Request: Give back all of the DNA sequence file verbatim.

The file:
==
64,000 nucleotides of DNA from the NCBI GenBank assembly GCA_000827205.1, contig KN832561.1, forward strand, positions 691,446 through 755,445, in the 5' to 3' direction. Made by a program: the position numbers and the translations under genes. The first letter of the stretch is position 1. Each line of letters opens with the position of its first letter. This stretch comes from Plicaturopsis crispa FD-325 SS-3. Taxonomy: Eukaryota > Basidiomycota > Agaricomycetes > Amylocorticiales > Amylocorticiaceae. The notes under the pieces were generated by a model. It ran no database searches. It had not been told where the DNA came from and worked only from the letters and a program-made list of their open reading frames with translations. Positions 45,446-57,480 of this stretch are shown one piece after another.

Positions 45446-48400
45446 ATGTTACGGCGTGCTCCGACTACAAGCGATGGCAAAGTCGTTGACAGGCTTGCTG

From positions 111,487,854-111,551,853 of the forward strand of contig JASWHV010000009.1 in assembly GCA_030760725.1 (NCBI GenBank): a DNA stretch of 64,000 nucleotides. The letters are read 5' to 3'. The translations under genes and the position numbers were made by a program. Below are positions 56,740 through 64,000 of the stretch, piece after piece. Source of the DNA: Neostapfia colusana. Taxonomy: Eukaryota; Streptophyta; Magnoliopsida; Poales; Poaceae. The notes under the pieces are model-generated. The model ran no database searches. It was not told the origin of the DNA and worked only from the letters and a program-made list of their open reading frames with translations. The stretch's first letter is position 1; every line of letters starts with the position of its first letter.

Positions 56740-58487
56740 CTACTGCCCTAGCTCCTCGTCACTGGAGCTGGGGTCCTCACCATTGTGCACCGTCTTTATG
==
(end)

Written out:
64,000 nucleotides of DNA from the NCBI GenBank assembly GCA_000827205.1, contig KN832561.1, forward strand, positions 691,446 through 755,445, in the 5' to 3' direction. Made by a program: the position numbers and the translations under genes. The first letter of the stretch is position 1. Each line of letters opens with the position of its first letter. This stretch comes from Plicaturopsis crispa FD-325 SS-3. Taxonomy: Eukaryota > Basidiomycota > Agaricomycetes > Amylocorticiales > Amylocorticiaceae. The notes under the pieces were generated by a model. It ran no database searches. It had not been told where the DNA came from and worked only from the letters and a program-made list of their open reading frames with translations. Positions 45,446-57,480 of this stretch are shown one piece after another.

Positions 45446-48400
45446 ATGTTACGGCGTGCTCCGACTACAAGCGATGGCAAAGTCGTTGACAGGCTTGCTG

From positions 111,487,854-111,551,853 of the forward strand of contig JASWHV010000009.1 in assembly GCA_030760725.1 (NCBI GenBank): a DNA stretch of 64,000 nucleotides. The letters are read 5' to 3'. The translations under genes and the position numbers were made by a program. Below are positions 56,740 through 64,000 of the stretch, piece after piece. Source of the DNA: Neostapfia colusana. Taxonomy: Eukaryota; Streptophyta; Magnoliopsida; Poales; Poaceae. The notes under the pieces are model-generated. The model ran no database searches. It was not told the origin of the DNA and worked only from the letters and a program-made list of their open reading frames with translations. The stretch's first letter is position 1; every line of letters starts with the position of its first letter.

Positions 56740-58487
56740 CTACTGCCCTAGCTCCTCGTCACTGGAGCTGGGGTCCTCACCATTGTGCACCGTCTTTATG